>>1881008 cont I believe a lot of people don't know what they want or think they know what they want, without really listening to their needs and impulses. I say that because when I was a teenager I wanted to be a rock star. I didn't want to sit to read musical notation, I didn't want to spend so much time with the guitar, I wanted to be on stage. I had a couple of guitar lessons and dropped out. But you see, I didn't want to do music, I wanted to be well-versed in music. That's the difference. In the same way, there are a lot of people who don't like drawing, who don't like doing the thing itself, but want to be able to draw really well. That is our ego talking and will make learning to draw hard and frustration. We must ask ourselves what exactly do we want to do with our time, not what kind of person we must be according to what people sell to us.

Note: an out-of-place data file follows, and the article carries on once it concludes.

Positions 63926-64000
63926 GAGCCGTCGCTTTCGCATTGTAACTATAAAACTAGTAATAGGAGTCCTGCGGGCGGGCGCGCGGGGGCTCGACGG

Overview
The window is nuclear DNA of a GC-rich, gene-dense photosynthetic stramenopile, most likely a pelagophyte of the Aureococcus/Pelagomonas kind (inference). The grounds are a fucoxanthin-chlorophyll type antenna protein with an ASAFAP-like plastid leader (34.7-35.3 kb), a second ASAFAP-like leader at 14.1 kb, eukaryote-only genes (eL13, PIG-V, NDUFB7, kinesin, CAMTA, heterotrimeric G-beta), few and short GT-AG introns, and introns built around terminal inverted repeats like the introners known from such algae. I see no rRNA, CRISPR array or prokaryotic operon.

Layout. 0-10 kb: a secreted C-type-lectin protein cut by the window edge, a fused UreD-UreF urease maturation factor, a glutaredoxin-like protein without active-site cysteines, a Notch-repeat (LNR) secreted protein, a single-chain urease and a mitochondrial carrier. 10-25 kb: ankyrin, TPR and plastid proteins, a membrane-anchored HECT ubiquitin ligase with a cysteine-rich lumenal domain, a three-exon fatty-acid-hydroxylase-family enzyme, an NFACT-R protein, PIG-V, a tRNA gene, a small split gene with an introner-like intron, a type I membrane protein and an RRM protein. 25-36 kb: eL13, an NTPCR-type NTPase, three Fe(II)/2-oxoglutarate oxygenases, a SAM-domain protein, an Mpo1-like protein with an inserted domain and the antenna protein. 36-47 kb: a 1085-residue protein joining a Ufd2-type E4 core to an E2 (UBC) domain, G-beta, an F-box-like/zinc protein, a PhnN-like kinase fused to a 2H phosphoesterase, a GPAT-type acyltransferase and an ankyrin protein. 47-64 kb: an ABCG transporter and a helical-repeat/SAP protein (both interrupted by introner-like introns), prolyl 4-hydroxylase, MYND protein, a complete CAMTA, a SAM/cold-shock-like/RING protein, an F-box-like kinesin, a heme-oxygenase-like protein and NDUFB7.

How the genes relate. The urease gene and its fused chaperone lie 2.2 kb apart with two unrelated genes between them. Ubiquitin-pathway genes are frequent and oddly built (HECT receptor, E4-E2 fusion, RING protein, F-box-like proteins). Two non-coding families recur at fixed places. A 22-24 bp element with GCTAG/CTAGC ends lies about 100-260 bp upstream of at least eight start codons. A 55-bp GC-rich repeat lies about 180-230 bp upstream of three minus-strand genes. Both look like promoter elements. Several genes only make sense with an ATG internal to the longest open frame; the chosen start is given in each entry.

>>1881030 I used a website exclusive to my town (it's about all kinds of teachers, so there is just me and 3-4 more on arts). Later, one student recommended to the other and I have a page on facebook with information and contact. I'm not sure how to help you find one. You could search institutions, seek workshops and so on and then contact the teachers directly asking for private classes.
>>1881037 Very good question. Some things I teach all of them, like technical info on materials, gesture drawing, some notions of perspective, etc. Negative space is troublesome to most. But I guess the most insistent problem is that everyone goes right at the detail and I have to keep reminding them to get loose, to figure the whole thing out first, anyway, to sketch things up more fluently. It's not that they have to work this way, but I see them later sad about the proportions because they were narrowing their vision to the details too early on.